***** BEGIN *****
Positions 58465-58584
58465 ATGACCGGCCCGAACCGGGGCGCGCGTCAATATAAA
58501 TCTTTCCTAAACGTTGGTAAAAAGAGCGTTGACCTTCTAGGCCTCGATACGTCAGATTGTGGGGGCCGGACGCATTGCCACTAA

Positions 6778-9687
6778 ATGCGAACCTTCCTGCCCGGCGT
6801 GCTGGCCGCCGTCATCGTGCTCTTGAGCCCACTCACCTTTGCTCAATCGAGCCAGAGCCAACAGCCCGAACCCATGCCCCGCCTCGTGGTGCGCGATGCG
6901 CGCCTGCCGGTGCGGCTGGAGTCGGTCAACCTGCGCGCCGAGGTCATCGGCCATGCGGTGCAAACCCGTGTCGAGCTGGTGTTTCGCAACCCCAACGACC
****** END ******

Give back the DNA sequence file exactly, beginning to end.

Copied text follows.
Positions 58465-58584
58465 ATGACCGGCCCGAACCGGGGCGCGCGTCAATATAAA
58501 TCTTTCCTAAACGTTGGTAAAAAGAGCGTTGACCTTCTAGGCCTCGATACGTCAGATTGTGGGGGCCGGACGCATTGCCACTAA

Positions 6778-9687
6778 ATGCGAACCTTCCTGCCCGGCGT
6801 GCTGGCCGCCGTCATCGTGCTCTTGAGCCCACTCACCTTTGCTCAATCGAGCCAGAGCCAACAGCCCGAACCCATGCCCCGCCTCGTGGTGCGCGATGCG
6901 CGCCTGCCGGTGCGGCTGGAGTCGGTCAACCTGCGCGCCGAGGTCATCGGCCATGCGGTGCAAACCCGTGTCGAGCTGGTGTTTCGCAACCCCAACGACC